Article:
NASHVILLE, Tenn. - Well, Kevin Kolb is old news again. Kolb is moving out as the Eagles' starting quarterback and Michael Vick is moving back in, commuters passing on a busy train platform. Kolb's presumed season of development is over again and Vick's unexpected season of redemption is returning. This is how coach Andy Reid wants it and this is how it is going to be and there is no sense arguing anymore, especially not after this one.
Quote of the day from Kolb:
"It's nobody's fault and it's everybody's fault."
He is right. He was talking about the blown-up handoff/fumble 3 yards from the end zone that stopped the Eagles' momentum in the third quarter, but he could have been talking about the whole entire disaster that was Titans 37, Eagles 19. Kolb also is a big part of everybody. His fingerprints were all over this one.
If you are going to praise Kolb when he wins and looks impressive, as he did in wins over San Francisco and Atlanta, it is impossible not to point out when he can't hit anybody downfield, both underthrowing and overthrowing his way out of big plays that might have made the fumbled handoff moot.
As long as Reid has created this construct - that this is about performance now, and development be damned - then it is impossible not to go back to Vick in the Eagles' first game after the bye against Indianapolis. By then, his rib cartilage should be pretty fully healed; Vick said he could have played yesterday in an emergency.
Asked if the decision was disappointing, Kolb said, "Sure it is. I enjoy playing out there and I want to continue to play. You learn something every time. You feel like you read things a little faster every time. And that's what you want to continue to do. But I'll say it again: I always trust [Reid]. I trust him now."
The interesting question, though, is what happens if the Eagles' offensive line has a lousy day in the near future and Vick's elusiveness isn't quite elusive enough, and Vick throws a couple of picks. That is the danger point for Reid, the point where one more change turns his quarterback position into a game-by-game proposition.
That is for later, though. This is about one horrific loss - most of which falls upon an abject defensive collapse in the fourth quarter. (Note: The Titans scored 27 points in the fourth quarter. The last time a team scored more points against the Eagles in the fourth quarter, it was when the 49ers dropped 28 on them in 1989. But that was Joe Montana and Jerry Rice, not Kerry Collins and Kenny Britt.)
Still, Kolb knows the part he played before the cave-in.
"I missed too many easy ones early," he said. "We had a chance to get one of those shots on them - really about three of them. We just didn't execute it and I feel like that really kept them hanging around. You can't do that. We have to have, as we've been saying for a couple of weeks now, a step-on-their-throat mentality - and it came back and bit us today.
"We're a young team. We have to learn from it and I have to execute those early. When it was an eight- or nine-point ballgame, we just kept letting them hang around. In the NFL, that's going to get you in trouble."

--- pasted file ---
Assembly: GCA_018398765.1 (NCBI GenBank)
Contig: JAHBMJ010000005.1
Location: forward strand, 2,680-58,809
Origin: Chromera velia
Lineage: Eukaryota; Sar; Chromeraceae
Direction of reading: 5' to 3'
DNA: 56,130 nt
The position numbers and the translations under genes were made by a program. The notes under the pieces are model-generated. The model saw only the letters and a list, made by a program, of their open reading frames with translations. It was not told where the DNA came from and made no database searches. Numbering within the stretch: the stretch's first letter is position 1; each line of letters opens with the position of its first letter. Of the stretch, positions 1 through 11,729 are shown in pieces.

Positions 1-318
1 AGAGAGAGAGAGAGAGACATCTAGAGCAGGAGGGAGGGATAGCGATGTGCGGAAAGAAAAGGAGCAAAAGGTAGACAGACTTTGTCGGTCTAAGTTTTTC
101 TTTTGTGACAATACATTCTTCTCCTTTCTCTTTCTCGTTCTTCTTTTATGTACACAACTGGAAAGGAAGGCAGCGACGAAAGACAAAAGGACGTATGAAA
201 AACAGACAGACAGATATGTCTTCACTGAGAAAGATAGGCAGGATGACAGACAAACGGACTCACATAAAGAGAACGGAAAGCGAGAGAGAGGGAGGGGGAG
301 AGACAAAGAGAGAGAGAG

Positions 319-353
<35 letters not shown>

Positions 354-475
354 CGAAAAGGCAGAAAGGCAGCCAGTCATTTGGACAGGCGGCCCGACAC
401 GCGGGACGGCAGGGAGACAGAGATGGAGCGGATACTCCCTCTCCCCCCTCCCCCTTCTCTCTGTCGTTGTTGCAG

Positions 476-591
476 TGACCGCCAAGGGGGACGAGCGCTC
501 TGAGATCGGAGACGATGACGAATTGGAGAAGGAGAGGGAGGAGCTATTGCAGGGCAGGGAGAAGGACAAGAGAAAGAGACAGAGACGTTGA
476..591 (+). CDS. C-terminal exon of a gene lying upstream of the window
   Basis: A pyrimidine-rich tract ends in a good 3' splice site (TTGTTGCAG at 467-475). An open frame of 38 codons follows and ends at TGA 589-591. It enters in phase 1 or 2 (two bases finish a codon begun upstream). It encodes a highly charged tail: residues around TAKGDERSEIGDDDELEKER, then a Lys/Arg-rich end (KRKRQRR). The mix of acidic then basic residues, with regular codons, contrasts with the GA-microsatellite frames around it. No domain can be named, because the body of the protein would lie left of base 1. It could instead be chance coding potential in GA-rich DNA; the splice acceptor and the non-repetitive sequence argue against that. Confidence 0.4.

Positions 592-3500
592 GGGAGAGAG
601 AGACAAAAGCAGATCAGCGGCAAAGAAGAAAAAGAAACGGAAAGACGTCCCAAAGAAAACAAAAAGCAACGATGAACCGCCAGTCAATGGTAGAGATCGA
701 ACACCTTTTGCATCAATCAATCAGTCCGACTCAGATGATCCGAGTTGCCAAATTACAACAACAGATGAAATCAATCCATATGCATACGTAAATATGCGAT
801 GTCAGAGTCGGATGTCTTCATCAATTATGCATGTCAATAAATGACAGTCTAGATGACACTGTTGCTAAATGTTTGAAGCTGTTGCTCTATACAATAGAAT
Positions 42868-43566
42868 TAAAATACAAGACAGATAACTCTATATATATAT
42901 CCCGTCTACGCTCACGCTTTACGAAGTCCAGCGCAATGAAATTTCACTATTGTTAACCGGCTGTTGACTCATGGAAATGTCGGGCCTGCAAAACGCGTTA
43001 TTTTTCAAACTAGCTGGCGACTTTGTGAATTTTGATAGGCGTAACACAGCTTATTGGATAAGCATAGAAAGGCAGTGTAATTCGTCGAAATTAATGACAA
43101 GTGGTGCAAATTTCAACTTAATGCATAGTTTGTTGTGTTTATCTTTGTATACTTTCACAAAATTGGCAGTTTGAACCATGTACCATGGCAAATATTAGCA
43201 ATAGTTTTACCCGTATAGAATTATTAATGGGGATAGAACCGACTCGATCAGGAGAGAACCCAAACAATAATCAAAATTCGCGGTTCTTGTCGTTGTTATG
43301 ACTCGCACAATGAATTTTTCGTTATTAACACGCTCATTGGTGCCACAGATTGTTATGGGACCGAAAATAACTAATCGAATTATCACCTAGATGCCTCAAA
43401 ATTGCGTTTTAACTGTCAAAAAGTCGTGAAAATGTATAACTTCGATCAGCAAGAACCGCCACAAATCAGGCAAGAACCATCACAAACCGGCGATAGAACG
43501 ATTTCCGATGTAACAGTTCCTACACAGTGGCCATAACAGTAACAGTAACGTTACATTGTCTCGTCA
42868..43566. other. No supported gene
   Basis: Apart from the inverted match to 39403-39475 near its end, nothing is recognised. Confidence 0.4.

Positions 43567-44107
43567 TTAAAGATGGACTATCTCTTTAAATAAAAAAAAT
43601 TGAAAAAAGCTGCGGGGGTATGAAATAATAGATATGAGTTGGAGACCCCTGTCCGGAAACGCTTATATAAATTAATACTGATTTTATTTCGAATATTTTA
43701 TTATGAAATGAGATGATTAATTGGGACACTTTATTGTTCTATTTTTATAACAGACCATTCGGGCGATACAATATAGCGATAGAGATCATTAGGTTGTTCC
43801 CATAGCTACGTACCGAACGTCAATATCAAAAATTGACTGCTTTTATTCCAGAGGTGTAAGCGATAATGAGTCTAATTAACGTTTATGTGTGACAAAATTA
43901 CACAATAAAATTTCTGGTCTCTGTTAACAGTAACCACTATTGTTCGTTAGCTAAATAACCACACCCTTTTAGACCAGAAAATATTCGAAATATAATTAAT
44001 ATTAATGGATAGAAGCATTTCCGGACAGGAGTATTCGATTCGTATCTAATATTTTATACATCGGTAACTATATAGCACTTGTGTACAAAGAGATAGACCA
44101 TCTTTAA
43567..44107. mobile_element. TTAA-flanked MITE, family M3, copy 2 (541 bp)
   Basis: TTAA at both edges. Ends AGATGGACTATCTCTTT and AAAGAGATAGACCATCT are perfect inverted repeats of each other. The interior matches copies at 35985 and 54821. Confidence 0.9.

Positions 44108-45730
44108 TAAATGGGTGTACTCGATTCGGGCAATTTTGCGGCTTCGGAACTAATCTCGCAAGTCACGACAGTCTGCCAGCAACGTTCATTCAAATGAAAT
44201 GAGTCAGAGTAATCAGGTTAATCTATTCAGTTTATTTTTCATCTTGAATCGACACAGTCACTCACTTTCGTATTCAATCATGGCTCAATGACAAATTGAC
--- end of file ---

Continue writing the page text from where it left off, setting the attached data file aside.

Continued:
For the day, Kolb was 26-for-48 for 231 yards, one touchdown and two interceptions. His passer rating was an anemic 56.9. He had two downfield misses on the Eagles' second drive of the game, both overthrows of open receivers, one to Brent Celek and the other to Chad Hall.
The big underthrow came later, a deep duck - admittedly thrown out of a rickety pocket - intended for Jeremy Maclin that was intercepted by Titans safety Michael Griffin. Kolb's longest completion of the day - a 37-yarder to Riley Cooper that was on a double-reverse pass out of the Wildcat formation - was also a badly underthrown ball on which Cooper made a great adjustment. Later, there was a deep post to Maclin that was underthrown and broken up by the Titans' Chris Hope.
There were other misfires. The Titans' Alterraun Verner dropped what could have been a pick-six interception early in the fourth quarter on a drive where the Eagles settled for David Akers' fourth field goal. Later, trying to come from behind, Kolb threw behind Cooper over the middle on a third-and-7 play, forcing a punt. In all, the Eagles didn't have a first down in their final four drives of the game.
This team has tended to turtle at the ends of games all season. This is the first time, though, that it completely blew up on them.
"We just have to keep our aggressive mentality," Kolb said. "It's human nature when you get ahead to settle. That's why you see comebacks like that. We can't settle. It starts with me. I'm the guy with the ball in my hands on the offensive side."
Well, he was the guy.
Meanwhile, in the other dressing room, old warrior Kerry Collins was talking. His day as the Tennessee quarterback started miserably, but he just kept hanging in and hanging around.
"You've got to keep playing," Collins said. "That is part of playing quarterback in the NFL. You are going to start out, there are going to be bad decisions, there are going to be some bad throws . . . I think a lot of playing quarterback in the NFL is being able to fight through those kind of things and hopefully you can make the plays to help your team win."
Words to live by and learn by for Kevin Kolb - for the next time, whenever that might be.
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